The literature on diets and ADHD, listed by PubMed, is reviewed with emphasis on recent controlled studies. Recommendations for the use of diets are based on current opinion of published reports and our practice experience. Indications for dietary therapy include medication failure, parental or patient preference, iron deficiency, and, when appropriate, change from an ADHD-linked Western diet to an ADHD-free healthy diet. Foods associated with ADHD to be avoided and those not linked with ADHD and preferred are listed.

In practice, additive-free and oligoantigenic/elimination diets are time-consuming and disruptive to the household; they are indicated only in selected patients. Iron and zinc are supplemented in patients with known deficiencies; they may also enhance the effectiveness of stimulant therapy. In patients failing to respond or with parents opposed to medication, omega-3 supplements may warrant a trial. A greater attention to the education of parents and children in a healthy dietary pattern, omitting items shown to predispose to ADHD, is perhaps the most promising and practical complementary or alternative treatment of ADHD. Pediatrics 2012;129:1–8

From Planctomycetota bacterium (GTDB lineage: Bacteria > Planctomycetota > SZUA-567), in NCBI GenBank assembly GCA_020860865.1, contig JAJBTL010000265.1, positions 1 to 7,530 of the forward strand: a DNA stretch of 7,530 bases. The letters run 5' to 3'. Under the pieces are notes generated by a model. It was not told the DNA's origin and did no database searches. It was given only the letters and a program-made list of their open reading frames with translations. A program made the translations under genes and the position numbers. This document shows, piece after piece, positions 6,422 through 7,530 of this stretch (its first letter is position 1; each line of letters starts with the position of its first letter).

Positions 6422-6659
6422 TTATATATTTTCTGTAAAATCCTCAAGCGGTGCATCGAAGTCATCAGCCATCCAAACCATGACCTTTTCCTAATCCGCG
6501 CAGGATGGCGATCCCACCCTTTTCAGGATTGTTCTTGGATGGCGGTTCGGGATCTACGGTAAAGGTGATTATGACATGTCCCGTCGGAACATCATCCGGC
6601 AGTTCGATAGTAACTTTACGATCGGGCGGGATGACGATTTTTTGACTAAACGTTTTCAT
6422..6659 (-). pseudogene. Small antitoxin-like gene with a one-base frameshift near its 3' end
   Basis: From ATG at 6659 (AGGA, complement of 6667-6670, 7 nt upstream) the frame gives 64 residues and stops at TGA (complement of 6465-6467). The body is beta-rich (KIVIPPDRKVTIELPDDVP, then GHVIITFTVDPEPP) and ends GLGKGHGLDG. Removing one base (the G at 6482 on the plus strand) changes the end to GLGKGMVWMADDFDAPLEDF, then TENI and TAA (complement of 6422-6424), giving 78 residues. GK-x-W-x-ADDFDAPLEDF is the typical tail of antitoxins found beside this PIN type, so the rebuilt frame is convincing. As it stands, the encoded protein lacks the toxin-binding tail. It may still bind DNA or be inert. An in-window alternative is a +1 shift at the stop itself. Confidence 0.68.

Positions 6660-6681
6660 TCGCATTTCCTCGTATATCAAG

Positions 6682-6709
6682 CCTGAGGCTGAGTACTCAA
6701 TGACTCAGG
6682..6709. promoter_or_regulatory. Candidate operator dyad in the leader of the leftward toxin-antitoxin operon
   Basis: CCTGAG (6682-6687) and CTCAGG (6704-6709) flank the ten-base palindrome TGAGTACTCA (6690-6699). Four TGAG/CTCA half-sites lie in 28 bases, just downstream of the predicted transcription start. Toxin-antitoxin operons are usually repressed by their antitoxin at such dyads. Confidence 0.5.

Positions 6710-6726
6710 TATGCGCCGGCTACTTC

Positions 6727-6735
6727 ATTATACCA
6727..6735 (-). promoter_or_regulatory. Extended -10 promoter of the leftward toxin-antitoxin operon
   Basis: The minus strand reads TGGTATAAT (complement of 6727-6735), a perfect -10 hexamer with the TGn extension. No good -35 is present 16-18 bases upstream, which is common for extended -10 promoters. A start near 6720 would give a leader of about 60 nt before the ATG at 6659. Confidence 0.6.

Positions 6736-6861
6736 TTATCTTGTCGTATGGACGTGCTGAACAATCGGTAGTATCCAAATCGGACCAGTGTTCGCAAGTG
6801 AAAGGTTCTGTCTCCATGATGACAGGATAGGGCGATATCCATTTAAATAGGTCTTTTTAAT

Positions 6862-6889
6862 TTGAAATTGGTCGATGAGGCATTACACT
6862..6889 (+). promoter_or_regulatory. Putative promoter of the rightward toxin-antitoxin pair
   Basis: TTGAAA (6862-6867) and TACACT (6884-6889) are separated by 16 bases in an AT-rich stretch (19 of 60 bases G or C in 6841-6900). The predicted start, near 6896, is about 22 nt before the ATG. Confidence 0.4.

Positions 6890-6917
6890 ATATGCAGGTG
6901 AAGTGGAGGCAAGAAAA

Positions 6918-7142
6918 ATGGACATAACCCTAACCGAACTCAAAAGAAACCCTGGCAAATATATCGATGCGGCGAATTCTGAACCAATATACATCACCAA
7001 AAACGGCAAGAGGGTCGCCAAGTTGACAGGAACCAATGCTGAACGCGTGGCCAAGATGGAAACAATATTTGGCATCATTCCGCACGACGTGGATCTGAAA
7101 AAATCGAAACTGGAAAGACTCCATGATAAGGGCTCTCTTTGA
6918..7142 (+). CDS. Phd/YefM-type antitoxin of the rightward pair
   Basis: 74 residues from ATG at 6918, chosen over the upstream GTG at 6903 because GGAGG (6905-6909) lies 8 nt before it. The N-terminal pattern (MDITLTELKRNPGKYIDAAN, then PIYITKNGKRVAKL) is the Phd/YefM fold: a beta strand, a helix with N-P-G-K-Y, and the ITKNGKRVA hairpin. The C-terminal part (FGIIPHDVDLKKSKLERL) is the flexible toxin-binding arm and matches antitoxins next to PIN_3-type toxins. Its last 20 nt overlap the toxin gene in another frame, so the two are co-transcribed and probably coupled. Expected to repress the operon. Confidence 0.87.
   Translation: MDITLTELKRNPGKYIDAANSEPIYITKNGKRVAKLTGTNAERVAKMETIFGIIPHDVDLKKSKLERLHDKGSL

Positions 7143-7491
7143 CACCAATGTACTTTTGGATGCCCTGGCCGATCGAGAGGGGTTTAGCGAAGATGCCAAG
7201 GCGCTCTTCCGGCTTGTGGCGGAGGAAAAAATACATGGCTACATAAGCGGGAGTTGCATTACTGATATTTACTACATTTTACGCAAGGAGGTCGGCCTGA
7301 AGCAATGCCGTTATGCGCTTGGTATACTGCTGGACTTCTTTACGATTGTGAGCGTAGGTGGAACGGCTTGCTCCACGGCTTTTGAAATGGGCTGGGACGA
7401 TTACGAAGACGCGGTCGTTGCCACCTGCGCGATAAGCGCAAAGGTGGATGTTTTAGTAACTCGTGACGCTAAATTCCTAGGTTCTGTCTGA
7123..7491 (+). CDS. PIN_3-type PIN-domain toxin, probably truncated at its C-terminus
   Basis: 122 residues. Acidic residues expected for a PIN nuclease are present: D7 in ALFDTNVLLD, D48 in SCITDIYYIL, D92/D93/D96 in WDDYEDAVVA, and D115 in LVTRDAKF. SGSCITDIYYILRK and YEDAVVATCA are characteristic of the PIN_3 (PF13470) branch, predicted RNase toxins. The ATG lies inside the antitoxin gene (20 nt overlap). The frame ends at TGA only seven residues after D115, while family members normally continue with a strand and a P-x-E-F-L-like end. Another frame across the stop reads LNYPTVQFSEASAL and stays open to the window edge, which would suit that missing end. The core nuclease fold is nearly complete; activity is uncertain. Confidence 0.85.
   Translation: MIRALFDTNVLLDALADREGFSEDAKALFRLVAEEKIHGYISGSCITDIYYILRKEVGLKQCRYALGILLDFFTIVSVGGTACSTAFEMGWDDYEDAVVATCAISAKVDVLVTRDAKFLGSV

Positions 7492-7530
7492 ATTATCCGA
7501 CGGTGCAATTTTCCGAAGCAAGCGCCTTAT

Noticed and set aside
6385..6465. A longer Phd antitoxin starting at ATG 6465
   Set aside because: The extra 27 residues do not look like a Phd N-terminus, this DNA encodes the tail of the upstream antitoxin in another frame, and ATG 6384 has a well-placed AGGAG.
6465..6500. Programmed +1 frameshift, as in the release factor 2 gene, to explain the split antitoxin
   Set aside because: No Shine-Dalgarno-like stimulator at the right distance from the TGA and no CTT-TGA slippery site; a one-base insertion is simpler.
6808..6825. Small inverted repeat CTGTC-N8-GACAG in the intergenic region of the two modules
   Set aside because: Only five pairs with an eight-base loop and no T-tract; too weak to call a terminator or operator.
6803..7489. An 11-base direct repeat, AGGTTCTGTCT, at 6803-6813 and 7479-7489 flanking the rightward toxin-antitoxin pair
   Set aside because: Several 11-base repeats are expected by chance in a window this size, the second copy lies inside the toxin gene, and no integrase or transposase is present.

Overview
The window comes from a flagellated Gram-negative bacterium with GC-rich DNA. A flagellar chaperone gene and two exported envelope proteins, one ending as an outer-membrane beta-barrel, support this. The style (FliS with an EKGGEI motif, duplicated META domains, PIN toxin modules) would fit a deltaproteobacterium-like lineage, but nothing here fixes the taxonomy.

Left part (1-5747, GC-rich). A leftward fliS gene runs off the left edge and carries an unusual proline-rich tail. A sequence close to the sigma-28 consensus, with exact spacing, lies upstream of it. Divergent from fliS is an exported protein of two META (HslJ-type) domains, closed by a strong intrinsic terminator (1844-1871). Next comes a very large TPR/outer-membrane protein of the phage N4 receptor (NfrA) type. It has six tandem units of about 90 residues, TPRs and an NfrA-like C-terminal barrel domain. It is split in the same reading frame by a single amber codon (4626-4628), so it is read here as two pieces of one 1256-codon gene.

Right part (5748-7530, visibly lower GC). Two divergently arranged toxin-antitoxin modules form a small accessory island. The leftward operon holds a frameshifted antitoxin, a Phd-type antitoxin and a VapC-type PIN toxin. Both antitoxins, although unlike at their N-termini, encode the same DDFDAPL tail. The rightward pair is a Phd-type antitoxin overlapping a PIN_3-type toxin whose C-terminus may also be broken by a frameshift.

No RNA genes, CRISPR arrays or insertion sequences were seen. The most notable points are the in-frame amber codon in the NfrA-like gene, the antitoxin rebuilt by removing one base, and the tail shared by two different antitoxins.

Abstract There is ongoing interest in the community in the area of intolerance reactions to food and food additives. To inform future discussions on this subject, FSANZ initiated a scientific review to give further consideration to key issues underpinning the public debate. This paper provides an overview of the contemporary understanding of food intolerance, and highlights the individual nature of intolerance reactions and the wide range of food chemicals, whether naturally occurring or added to food, which may contribute to intolerance reactions. The clinical manifestations of intolerance described in the literature vary widely, both in relation to the symptoms reported and the substances implicated. Symptoms associated with food intolerance reactions range from mild to severe but the effects are largely transient. The immune system is not involved in these reactions, and therefore these forms of food intolerance are not allergies.